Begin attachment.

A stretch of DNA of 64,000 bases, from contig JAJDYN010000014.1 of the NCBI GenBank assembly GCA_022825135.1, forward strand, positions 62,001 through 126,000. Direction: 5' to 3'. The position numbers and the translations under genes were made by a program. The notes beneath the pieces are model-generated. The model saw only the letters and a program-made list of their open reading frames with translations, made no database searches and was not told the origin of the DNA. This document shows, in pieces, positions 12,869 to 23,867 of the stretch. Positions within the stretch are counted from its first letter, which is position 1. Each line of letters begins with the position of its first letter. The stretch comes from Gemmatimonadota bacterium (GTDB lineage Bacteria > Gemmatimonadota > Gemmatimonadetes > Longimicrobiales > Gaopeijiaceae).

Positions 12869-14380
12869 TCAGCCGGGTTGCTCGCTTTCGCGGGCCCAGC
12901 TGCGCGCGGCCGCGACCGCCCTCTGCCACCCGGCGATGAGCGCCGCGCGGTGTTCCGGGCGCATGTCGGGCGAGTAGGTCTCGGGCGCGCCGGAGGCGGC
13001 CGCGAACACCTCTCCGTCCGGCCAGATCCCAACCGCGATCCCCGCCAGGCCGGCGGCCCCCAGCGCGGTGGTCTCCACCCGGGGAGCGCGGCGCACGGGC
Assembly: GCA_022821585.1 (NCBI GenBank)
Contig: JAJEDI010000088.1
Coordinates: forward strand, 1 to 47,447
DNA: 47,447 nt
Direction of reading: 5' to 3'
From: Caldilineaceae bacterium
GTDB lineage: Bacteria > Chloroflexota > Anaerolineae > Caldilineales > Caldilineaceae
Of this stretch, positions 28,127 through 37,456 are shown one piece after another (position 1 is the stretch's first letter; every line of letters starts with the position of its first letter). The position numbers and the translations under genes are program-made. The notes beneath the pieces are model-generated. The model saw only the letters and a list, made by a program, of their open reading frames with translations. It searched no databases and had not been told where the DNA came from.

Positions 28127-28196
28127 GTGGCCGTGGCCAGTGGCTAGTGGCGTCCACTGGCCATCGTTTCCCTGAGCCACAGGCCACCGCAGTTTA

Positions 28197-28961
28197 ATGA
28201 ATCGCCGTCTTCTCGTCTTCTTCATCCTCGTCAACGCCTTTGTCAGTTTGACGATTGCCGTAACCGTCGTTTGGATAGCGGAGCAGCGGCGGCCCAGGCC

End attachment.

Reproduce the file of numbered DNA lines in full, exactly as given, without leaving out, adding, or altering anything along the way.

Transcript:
A stretch of DNA of 64,000 bases, from contig JAJDYN010000014.1 of the NCBI GenBank assembly GCA_022825135.1, forward strand, positions 62,001 through 126,000. Direction: 5' to 3'. The position numbers and the translations under genes were made by a program. The notes beneath the pieces are model-generated. The model saw only the letters and a program-made list of their open reading frames with translations, made no database searches and was not told the origin of the DNA. This document shows, in pieces, positions 12,869 to 23,867 of the stretch. Positions within the stretch are counted from its first letter, which is position 1. Each line of letters begins with the position of its first letter. The stretch comes from Gemmatimonadota bacterium (GTDB lineage Bacteria > Gemmatimonadota > Gemmatimonadetes > Longimicrobiales > Gaopeijiaceae).

Positions 12869-14380
12869 TCAGCCGGGTTGCTCGCTTTCGCGGGCCCAGC
12901 TGCGCGCGGCCGCGACCGCCCTCTGCCACCCGGCGATGAGCGCCGCGCGGTGTTCCGGGCGCATGTCGGGCGAGTAGGTCTCGGGCGCGCCGGAGGCGGC
13001 CGCGAACACCTCTCCGTCCGGCCAGATCCCAACCGCGATCCCCGCCAGGCCGGCGGCCCCCAGCGCGGTGGTCTCCACCCGGGGAGCGCGGCGCACGGGC
Assembly: GCA_022821585.1 (NCBI GenBank)
Contig: JAJEDI010000088.1
Coordinates: forward strand, 1 to 47,447
DNA: 47,447 nt
Direction of reading: 5' to 3'
From: Caldilineaceae bacterium
GTDB lineage: Bacteria > Chloroflexota > Anaerolineae > Caldilineales > Caldilineaceae
Of this stretch, positions 28,127 through 37,456 are shown one piece after another (position 1 is the stretch's first letter; every line of letters starts with the position of its first letter). The position numbers and the translations under genes are program-made. The notes beneath the pieces are model-generated. The model saw only the letters and a list, made by a program, of their open reading frames with translations. It searched no databases and had not been told where the DNA came from.

Positions 28127-28196
28127 GTGGCCGTGGCCAGTGGCTAGTGGCGTCCACTGGCCATCGTTTCCCTGAGCCACAGGCCACCGCAGTTTA

Positions 28197-28961
28197 ATGA
28201 ATCGCCGTCTTCTCGTCTTCTTCATCCTCGTCAACGCCTTTGTCAGTTTGACGATTGCCGTAACCGTCGTTTGGATAGCGGAGCAGCGGCGGCCCAGGCC